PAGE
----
Despite the legal rules against it, Trump has used his presidential position to benefit the various businesses owned by himself and his family. Starting with the first lady’s bio, which originally featured Melania’s jewelry line: “‘Melania™ Timepieces & Jewelry,’ on QVC,” the White House website read. Other examples include Kellyanne Conway’s endorsement of Ivanka’s clothing line: “Go buy Ivanka’s stuff!” she urged Americans, and Mar-a-Lago’s doubled initiation fee since Trump became president. Additionally, Federal Election Commission reports revealed that “Trump’s campaign paid $12.8 million to his own companies over the course of the 2016 election.”
Next: The first major sex scandal
5. The Reynolds Pamphlet
If you’re a Hamilton fan, you’ll recognize this scandal from disc two of the hit Broadway musical. In 1791, the nation’s first major sex scandal occurred. Alexander Hamilton was Secretary of Treasury when he began his affair with a married woman, Maria Reynolds. The affair ended up being a setup orchestrated by Reynolds’s husband, James. He demanded over $1,000 to not go public with the information.
Hamilton obliged, and the affair continued. But, in 1792, James Reynolds leaked the information to government investigators. Hamilton chose to take matters into his own hands and published a pamphlet of his own, explaining his extortion.
Next: A duel proves deadly for Alexander Hamilton.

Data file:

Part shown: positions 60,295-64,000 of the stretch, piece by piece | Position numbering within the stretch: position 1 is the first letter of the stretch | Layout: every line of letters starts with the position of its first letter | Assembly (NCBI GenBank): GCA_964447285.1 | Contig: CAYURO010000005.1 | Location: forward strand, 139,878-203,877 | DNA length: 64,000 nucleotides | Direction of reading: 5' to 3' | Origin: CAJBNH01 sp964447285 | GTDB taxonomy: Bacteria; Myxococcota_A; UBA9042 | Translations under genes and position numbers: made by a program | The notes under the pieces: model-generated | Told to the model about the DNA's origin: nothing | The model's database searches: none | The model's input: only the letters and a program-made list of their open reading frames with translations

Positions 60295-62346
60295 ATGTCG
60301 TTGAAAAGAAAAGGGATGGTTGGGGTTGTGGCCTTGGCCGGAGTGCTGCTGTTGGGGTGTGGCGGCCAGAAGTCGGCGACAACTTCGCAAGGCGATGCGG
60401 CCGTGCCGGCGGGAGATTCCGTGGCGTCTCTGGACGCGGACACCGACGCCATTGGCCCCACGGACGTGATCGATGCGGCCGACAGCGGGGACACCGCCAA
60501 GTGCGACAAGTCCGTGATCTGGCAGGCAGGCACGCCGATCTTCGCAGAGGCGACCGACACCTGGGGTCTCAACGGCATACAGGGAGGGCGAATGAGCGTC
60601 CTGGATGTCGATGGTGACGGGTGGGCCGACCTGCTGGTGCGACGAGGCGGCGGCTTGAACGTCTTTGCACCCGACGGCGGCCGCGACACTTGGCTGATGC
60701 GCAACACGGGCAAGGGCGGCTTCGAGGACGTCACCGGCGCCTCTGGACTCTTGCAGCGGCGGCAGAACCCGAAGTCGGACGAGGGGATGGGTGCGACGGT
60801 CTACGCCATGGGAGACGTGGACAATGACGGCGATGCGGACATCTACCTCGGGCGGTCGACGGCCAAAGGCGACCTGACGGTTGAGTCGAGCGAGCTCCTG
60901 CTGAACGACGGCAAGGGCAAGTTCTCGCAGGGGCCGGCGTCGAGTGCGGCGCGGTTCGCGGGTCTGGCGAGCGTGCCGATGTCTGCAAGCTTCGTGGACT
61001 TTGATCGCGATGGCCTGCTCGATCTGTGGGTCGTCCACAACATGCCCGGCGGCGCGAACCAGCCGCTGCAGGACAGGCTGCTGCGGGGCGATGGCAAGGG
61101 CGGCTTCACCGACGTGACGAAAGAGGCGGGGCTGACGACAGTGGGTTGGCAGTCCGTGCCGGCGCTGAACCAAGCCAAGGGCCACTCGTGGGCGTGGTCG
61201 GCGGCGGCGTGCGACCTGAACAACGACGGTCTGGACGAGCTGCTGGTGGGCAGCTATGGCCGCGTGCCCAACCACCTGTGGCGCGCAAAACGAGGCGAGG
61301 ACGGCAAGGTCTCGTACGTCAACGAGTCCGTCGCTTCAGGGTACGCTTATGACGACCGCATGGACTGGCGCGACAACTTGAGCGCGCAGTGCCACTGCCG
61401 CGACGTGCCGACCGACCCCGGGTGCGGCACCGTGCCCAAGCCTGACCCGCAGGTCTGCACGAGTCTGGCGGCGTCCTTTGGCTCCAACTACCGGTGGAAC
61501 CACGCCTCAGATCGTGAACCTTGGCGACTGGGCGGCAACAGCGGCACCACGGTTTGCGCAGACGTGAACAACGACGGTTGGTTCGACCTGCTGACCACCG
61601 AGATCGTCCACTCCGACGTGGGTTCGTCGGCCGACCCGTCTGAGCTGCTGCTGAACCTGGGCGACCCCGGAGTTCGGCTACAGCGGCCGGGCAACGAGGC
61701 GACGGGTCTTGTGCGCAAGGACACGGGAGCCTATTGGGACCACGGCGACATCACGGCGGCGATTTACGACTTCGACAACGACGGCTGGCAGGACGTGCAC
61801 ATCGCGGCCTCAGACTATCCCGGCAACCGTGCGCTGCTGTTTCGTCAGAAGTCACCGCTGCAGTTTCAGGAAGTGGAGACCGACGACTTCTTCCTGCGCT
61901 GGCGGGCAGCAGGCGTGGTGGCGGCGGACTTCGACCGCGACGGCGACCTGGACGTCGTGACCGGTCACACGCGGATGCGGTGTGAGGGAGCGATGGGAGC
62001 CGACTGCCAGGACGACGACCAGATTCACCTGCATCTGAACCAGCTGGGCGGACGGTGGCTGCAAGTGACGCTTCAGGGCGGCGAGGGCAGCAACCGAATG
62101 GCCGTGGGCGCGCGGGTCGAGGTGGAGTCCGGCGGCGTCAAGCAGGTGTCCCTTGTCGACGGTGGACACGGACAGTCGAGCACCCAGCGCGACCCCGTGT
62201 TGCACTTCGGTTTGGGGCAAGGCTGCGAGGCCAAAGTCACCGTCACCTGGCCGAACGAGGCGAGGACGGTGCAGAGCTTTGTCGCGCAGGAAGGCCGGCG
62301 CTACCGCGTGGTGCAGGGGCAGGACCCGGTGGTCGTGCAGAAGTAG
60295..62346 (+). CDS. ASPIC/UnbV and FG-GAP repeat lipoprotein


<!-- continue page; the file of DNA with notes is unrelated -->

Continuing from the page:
6. Aaron Burr’s new western empire
If you’re not a Hamilton fan, you might not know that Aaron Burr shot and killed Hamilton in a duel. Less than two years later, Burr led a plot to create a new western empire with the intention of ruling it himself, but not without invading Spanish territories.
According to Biography, there’s also evidence that he planned to spark a revolution to divide the western territories of the Louisiana Purchase from the United States. To help him with this plan, he sought out U.S. General James Wilkinson, a Spanish spy. In a year’s time, he organized recruits and military equipment on an island located on the Ohio River. However, in 1806, Wilkinson chose not to participate in Burr’s plan and told President Thomas Jefferson everything.
Next: Perhaps the most infamous of all presidential scandals …
Likely the most recognizable political scandal is Richard Nixon’s Watergate. It started the morning of June 17, 1972. Police arrested a group of burglars in the Democratic National Committee office, located in the Watergate complex in Washington, D.C. This group had orchestrated a similar break-in a month prior to steal copies of top-secret documents and bug the office phones. But the wiretaps didn’t work the first time, so the June 17 break-in was their second attempt.
Though it wasn’t immediately clear whether the Watergate intruders had connections to Nixon, suspicions ran high, especially thanks to the Washington Post. Reporters Bob Woodward and Carl Bernstein played a critical role in exposing Nixon, along with their anonymous source, Deep Throat, later revealed as former Associate Director of the FBI, Mark Felt.
Next: Scandal hits the White House during Andrew Jackson’s presidency.